In a draft guidance for industry published in the Federal Register, the Food and Drug Administration listed the types of fish that have been found to harbor ciguatoxins, including two species of lionfish that had not previously been named as a potential CFP threat.
Ciguatoxins are produced by an algae that grows in coral reefs and are found in the highest concentrations in the muscle tissue, organs, and fat of tropical or subtropical predatory reef fish.
With its new guidance, the FDA has added two species of lionfish (Pterois volitans and Pterois miles) to those that may pose a CFP threat.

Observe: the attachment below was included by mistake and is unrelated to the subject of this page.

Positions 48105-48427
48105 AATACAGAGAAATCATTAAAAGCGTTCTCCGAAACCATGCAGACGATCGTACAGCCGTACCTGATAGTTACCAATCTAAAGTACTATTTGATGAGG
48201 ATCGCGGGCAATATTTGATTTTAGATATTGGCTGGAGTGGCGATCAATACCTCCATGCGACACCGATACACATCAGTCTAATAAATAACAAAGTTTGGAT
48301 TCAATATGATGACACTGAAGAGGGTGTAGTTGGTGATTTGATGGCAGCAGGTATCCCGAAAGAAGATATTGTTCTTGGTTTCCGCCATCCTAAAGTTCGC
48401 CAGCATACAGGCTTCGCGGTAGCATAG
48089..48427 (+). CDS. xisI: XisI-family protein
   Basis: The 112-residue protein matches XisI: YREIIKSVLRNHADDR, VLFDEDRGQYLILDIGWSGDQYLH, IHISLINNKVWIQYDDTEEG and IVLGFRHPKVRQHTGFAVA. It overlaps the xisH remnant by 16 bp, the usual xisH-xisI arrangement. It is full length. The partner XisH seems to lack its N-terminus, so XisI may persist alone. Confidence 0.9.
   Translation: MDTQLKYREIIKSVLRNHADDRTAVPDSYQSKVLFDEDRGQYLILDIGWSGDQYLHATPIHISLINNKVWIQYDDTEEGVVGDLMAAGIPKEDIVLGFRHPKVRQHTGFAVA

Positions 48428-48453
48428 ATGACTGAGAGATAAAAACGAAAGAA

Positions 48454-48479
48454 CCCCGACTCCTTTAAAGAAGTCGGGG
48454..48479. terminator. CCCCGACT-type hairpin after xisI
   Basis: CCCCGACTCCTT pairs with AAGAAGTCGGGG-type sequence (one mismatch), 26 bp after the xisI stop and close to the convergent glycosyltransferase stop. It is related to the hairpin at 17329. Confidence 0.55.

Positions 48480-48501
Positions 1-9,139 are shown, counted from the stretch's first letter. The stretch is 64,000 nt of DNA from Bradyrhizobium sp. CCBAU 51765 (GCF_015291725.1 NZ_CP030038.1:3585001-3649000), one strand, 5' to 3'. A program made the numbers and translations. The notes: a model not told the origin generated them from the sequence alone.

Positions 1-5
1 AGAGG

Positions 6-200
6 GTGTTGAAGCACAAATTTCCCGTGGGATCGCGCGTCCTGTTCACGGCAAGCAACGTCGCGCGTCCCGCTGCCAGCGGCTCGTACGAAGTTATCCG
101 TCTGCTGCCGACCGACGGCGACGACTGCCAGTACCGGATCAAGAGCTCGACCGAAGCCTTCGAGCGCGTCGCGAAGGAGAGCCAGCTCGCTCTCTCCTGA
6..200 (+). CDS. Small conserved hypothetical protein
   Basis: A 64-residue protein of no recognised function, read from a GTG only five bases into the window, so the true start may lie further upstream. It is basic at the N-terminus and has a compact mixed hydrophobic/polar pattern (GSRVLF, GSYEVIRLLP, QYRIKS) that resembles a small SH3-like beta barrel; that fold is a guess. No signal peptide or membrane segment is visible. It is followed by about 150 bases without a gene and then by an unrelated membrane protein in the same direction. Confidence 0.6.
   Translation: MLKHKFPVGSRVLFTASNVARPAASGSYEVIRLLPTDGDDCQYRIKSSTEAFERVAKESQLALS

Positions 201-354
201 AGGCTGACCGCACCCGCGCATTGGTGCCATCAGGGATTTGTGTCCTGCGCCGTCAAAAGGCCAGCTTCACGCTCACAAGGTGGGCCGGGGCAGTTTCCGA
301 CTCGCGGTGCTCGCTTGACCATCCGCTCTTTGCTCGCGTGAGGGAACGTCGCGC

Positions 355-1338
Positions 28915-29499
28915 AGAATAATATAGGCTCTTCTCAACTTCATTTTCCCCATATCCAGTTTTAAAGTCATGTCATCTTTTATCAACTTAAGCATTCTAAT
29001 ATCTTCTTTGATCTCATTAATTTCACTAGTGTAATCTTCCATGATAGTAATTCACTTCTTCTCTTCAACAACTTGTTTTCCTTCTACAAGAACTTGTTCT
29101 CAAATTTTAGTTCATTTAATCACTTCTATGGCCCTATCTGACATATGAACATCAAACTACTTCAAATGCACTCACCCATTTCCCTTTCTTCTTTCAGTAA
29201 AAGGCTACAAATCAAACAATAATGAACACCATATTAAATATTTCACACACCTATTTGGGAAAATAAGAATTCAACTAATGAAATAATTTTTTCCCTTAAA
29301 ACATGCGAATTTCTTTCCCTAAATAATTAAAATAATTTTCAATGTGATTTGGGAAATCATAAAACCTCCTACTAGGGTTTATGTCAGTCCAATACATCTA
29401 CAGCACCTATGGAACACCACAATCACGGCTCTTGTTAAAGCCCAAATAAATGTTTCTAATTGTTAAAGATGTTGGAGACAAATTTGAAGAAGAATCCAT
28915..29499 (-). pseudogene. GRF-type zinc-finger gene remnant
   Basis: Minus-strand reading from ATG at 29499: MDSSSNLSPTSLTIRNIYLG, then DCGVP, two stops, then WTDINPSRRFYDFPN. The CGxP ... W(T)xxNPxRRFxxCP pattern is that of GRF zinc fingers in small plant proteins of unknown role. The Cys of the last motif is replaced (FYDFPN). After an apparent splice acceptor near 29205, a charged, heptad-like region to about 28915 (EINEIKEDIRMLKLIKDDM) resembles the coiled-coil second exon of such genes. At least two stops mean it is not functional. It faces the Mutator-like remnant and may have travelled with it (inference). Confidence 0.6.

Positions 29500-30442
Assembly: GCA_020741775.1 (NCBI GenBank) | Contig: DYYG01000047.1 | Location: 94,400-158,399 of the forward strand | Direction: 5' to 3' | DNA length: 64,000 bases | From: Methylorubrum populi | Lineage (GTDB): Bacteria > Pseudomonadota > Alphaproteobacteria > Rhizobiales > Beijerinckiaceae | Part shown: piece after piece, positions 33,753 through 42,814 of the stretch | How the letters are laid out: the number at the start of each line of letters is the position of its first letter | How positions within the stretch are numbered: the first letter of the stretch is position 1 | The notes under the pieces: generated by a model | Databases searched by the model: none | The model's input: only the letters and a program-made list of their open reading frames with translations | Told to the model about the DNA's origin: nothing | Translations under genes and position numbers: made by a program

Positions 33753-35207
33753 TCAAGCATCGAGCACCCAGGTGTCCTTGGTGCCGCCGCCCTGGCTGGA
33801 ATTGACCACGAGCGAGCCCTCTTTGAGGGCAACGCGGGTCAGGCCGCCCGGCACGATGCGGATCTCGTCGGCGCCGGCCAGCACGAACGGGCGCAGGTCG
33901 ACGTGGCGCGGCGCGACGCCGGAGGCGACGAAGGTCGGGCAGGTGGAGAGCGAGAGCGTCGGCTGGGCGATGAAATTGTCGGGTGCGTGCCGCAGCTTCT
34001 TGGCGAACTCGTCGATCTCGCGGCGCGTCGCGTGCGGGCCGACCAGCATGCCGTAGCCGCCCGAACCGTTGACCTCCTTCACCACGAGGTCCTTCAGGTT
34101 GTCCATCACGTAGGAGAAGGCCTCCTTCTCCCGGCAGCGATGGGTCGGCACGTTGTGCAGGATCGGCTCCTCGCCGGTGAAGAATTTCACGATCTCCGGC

“We have also found CFP toxins in lionfish (Pterois volitans and Pterois miles) collected in waters surrounding the U.S. Virgin Islands,” said the FDA.
“However, as of January 2013, there have been no reports of CFP illnesses associated with the consumption of lionfish.”
The FDA urges primary seafood processors to be aware of potential ciguatoxin risks associated with fish they are purchasing from harvesters.
The agency is accepting comments on its draft guidance on fish associated with ciguatoxins here.
Source: Undercurrent News